3 von 3 Kunden fanden die folgende Rezension hilfreich.
am 3. März 2013
This book offers a lot of knowledge about the work of those Monuments Men and some behind the scenes information about prefered pieces of art, mainly of Göring and Hitler, too. From that point it deserves a *****-rating, but the way it is written, did unfortunately remind me to the old times in history class. Two of my colleagues, that were trying to read this book as well, fizzled - I did only succeed, because I had a week off and could afford to fall asleep every 10 pages. And this is NOT overstating! If u got problems to sleep. Take it.
But still, I am glad that I read it, but it was real pain.
"The Monuments Men" by Robert M. Edsel is story about the Monuments Men, less-known people that risked their lives near or behind lines of Nazi Germany to prevent from destruction many precious works of art.
Due to those brave American and British museum directors, curators and art historians numerous culturally important objects and things were preserved and this book tells their story from the perspective of six of those brave men.
The events portrayed in book are happening last year of the WW II when Monuments Man followed advancing Allied forces from the West, after the D-day and invasion to Italy took place, while they try desperately and with minimum support, sometime even without understanding, to perform their valuable job.
There are many interesting individual cases that were mentioned in the book, like painstakingly following the trail of the art pieces that were stolen from the Louvre while the Nazi regime was in charge, or supervising extraction of stolen paintings and other artwork from the salt mines where they were stored by Nazis.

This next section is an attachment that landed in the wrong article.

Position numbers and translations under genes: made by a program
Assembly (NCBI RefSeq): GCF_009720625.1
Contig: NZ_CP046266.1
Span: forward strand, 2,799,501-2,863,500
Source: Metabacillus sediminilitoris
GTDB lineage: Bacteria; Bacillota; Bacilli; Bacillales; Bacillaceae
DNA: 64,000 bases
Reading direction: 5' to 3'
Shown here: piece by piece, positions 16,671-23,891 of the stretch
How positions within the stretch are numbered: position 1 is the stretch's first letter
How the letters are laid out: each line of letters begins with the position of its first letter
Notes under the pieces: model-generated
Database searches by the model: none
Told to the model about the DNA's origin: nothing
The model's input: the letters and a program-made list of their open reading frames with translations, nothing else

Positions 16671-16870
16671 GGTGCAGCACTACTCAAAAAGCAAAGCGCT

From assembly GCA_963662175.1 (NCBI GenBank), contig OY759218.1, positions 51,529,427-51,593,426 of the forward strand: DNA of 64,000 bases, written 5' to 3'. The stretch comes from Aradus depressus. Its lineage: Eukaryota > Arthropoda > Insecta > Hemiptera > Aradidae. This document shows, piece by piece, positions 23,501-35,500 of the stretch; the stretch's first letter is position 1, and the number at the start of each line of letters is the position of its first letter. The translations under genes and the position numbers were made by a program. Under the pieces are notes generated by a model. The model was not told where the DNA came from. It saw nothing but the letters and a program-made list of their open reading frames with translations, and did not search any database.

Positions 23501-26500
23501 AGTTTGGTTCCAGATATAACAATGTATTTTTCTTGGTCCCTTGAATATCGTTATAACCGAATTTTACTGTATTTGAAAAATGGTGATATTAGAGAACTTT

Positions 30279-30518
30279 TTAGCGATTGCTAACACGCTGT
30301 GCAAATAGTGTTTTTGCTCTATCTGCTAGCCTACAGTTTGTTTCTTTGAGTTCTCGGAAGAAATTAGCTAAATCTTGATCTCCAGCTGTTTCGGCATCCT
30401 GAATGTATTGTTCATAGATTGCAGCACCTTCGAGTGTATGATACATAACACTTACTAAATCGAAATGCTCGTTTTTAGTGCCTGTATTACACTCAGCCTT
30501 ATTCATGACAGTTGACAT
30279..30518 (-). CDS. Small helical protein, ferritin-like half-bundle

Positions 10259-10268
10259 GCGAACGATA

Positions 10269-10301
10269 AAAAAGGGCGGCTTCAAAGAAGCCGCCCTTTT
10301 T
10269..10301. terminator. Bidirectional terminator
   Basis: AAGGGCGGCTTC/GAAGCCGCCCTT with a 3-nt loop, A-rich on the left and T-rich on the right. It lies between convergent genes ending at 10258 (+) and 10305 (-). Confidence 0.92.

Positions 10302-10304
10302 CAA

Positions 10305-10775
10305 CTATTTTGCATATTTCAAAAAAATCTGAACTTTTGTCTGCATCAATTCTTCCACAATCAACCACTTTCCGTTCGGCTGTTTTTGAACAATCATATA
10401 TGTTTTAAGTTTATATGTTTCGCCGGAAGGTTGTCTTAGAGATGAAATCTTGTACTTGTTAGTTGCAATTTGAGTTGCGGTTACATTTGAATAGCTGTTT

Through the book a motive of "love of art" will be mentioned many times, a syntagm that was used by Nazis as an explanation why so many art pieces were stolen from the museums and other places.
It was great to read how art can unite people, even from the opposing sides in WW II like in the case with one German expert in art who helped the French Louvre manager to reduce the consequences of the museum looting to the minimum possible.
The author also without any sentiment is telling about some events that are almost surreal like a story describing how the people from one village in Belgium jointly decided to save one valuable work of art from the Middle Ages, even though everything around them is almost completely destroyed.
Overall, this book will be a good read for all those interested in WW II and art, a well-researched and well-written book that brought new light on some lesser-known events of the time period that is so often been the subject of numerous literary works, but almost no one has referred to these brave people who enable millions of people today to enjoy the works of art that were on the verge of being gone forever.
Due to that, I recommend you to read it in order to, next time you will look at some work of art that was rescued by Monuments Men, you remember them and thus pay tribute to their remarkable feat.
am 10. April 2014
... lest einfach das Buch. Die Suche nach den Kunstsschätzen wird hier genauer beschrieben und im Gegensatz zum Film reduziert sich dies nicht auf einseitigen Nazi und Antirussenschmarrn. Kunstobjekte wurden schon immer von den Siegern gestohlen, Napoleon bestahl die Preussen und Roosevelt hatte konfiszierte Bilder in seinem Büro hängen. Der Altar von Gent, um den es auch im Film geht, war bis zum Ende des ersten Weltkriegs in deutschem Besitz und musste als Versailler Reparation rausgerückt werden. Man bekommt ein anderes Gefühl für die Frage, wem gehören eigentlich Jahrhunderte alte Kunstschätze und wem dürfen sie überhaupt gehören und was fasziniert eigentlich Kunsthistoriker.